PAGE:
Wednesday, October 22, 2008

The Bishop is not the Church

Bishop Martino of the Diocese of Scranton arrived in the middle of a panel discussion on faith issues and the Presidential election in Honesdale on Tuesday - and effectively shut it down.

Scranton bishop tells forum his letter is ‘only relevant document’ for diocese

Local and national Catholics reacted Tuesday to statements by Bishop Joseph F. Martino apparently discounting teachings of the national body of bishops during a political forum at a Honesdale Roman Catholic Church this weekend.


...Martino arrived unannounced in the midst of a panel discussion on faith issues and the presidential campaign at St. John’s Catholic Church on Sunday. According to people who attended the event, the bishop chastised the group for holding the forum and particularly took issue with the discussion and distribution of excerpts from the U.S. Conference of Catholic Bishops’ position on voting issues. The document defines abortion and euthanasia, as well as racism, torture and genocide, as among the most important issues for Catholic voters to consider. “No USCCB document is relevant in this diocese,” he was quoted as saying in the Wayne County Independent, a Honesdale-based newspaper. “The USCCB doesn’t speak for me.”

... “The only relevant document … is my letter,” he said at the forum, according to the Independent. “There is one teacher in this diocese, and these points are not debatable.”

To read the full article in the Wilkes-Barre Citizens' Voice, go here.

Essentially, Bishop Martino has let local Catholics know that discussion of issues is not necessary and will not be tolerated, since he has reduced Catholicism in the Scranton Diocese to two simple words: Obey ME.

I've been a Catholic all my life. I've been a Catholic under Pope Paul VI, Pope John Paul I, Pope John Paul II, and now Pope Benedict XVI. I've been in the Scranton Diocese under Bishop McCormick, Bishop O'Connor, Bishop Timlin, and now Bishop Martino.

This current bishop is just another caretaker entrusted with the pastoral guidance of the the Catholics of the Diocese. But he is not the Church. He is a Bishop, but he is also a man, fallible and imperfect. He is doing nothing - he has done nothing - to slow the exodus of Catholics from the Church. Indeed, his arrogance and belligerence are major factors in many Catholics choosing to leave the Church - or at the very least, to withhold financial support from the Diocese.

Many of the Catholics who remain active in the Diocese of Scranton do so in spite of Bishop Martino, not because of him. They know that their faith, their religion, their Church, is much bigger than a single man. The Bishop is not the Church. And after he is gone, these things will remain - and if their faith and their will is strong enough to make it through this test, so will a few members of the Diocese.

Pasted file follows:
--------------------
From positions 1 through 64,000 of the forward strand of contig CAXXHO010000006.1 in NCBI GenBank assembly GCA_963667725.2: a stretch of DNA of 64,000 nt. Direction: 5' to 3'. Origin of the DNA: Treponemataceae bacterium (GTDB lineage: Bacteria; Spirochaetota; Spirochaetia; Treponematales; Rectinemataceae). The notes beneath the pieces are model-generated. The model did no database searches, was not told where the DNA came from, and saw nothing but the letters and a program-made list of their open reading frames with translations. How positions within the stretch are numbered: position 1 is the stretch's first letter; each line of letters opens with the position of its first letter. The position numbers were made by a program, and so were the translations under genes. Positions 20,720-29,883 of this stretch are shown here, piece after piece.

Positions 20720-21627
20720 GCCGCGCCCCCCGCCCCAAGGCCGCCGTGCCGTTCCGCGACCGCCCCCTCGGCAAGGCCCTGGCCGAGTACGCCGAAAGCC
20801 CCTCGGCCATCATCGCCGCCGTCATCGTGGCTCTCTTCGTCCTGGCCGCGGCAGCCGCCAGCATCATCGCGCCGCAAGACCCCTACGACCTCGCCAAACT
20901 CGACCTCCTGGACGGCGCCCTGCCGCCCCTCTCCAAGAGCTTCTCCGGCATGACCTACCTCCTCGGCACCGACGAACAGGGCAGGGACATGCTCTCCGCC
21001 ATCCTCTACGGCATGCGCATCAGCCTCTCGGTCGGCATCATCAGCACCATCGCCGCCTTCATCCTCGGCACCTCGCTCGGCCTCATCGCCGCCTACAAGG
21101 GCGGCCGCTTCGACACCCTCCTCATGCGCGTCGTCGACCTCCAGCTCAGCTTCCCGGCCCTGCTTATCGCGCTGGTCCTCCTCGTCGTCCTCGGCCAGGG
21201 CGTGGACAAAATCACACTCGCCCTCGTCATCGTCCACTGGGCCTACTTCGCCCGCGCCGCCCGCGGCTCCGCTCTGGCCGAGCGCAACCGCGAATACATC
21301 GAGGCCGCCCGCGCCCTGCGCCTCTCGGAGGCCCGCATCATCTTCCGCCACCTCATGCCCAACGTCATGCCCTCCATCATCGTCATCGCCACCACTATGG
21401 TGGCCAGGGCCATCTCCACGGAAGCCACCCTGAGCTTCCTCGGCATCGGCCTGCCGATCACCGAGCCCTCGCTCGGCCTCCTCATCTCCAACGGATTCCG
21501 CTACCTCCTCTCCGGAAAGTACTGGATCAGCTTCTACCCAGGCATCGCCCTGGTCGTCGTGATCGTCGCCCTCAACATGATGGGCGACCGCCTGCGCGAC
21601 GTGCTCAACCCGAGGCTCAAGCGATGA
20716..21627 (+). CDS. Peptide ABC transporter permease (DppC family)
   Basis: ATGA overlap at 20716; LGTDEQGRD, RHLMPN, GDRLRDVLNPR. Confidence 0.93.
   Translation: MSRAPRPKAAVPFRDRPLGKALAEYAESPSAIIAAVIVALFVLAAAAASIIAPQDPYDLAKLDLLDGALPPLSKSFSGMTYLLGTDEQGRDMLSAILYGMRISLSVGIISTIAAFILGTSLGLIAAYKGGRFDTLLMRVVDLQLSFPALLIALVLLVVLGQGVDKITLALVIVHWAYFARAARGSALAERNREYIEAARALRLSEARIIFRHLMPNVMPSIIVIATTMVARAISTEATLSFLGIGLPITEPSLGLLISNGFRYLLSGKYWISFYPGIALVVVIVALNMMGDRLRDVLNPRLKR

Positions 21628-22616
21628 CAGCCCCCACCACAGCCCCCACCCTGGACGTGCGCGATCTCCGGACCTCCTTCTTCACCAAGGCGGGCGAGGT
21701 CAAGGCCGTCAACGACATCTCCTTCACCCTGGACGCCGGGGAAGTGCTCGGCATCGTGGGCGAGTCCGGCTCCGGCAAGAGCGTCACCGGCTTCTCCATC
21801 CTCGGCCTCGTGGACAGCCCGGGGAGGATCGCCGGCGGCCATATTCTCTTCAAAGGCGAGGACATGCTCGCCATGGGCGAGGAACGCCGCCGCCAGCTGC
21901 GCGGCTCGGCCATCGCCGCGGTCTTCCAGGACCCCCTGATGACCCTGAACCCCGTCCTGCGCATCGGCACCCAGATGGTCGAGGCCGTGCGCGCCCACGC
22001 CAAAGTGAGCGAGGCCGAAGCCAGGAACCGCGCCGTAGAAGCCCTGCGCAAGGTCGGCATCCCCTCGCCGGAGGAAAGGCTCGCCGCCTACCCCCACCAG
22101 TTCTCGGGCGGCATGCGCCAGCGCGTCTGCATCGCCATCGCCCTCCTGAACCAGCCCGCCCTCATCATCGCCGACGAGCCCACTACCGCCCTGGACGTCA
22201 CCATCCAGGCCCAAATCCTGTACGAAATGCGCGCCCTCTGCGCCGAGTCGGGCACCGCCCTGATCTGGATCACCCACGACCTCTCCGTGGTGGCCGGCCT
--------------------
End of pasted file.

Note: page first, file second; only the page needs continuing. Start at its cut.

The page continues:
At this point Bishop Martino's efforts are bordering on voter intimidation. Whether or not they actually cross that border will depend on the interpretation of the law by legal professionals. But things may become clearer after the detailed results of the November 4th election become available.

The Diocese of Scranton consists of these eleven counties, according to a map from the Diocesan website:
According to Robert Vanderbei's "Purple Map" of voting proportions from the 2004 election, these counties range from solidly Republican red (Tioga, Lycoming) to strongly Democratic blue (Lackawanna), with various shades of purple in between. (Luzerne County, where I live, is a bluish purple.)

John McCain has no chance whatsoever to win the Presidential election if he does not win Pennsylvania. It is a necessary but insufficient condition for victory. He almost certainly cannot win in Philadelphia, but Philadelphia is only a part of the Pennsylvania puzzle. There are several ways to win Pennsylvania without winning Philadelphia. One of those ways would be to turn all of those purplish areas in the East and West to red like the middle parts of the state. And there are two ways of doing that: convince people who are not planning to vote for McCain to vote for McCain, or convince people who are planning to vote for Obama to stay home.

Bishop Martino's edicts have the effect - and possibly the intent - of doing both. By convincing Catholic voters who might otherwise not have voted at all that they have a moral obligation to vote for Republican candidates, Martino adds some red to the mix. By convincing Obama supporters that their souls will be in mortal danger, and possibly in a state of mortal sin, if they cast a vote for Obama, he may be able to get some Obama voters to stay home, and remove some blue from the map.

But is this voter intimidation? Again, I think that will be determined by Bishop Martino's reactions once the district-by-district results come in. What reprisals will Catholics in districts that go for Obama face? Perhaps nothing. But who knows? Fear has long been a major motivating tool in the Catholic Church. And no decisions have officially been made on parish closings yet. Well, it looks like there aren't any Catholics here in this district. So I guess no one will mind if I close the local church...

This weekend I may find myself face-to-face with Bishop Martino as a family member receives the sacrament of Confirmation. I will try my best not to do anything that may get me arrested and/or excommunicated. And I will be repeating to myself over and over again: the Bishop is not the Church, the Bishop is not the Church, the Bishop is not the Church. The Church is something much larger than the Bishop. I am a part of it, as are all Catholics who came before me, and all Catholics who will come after me.

The Bishop is a part of it, too. But the Bishop is not the Church.

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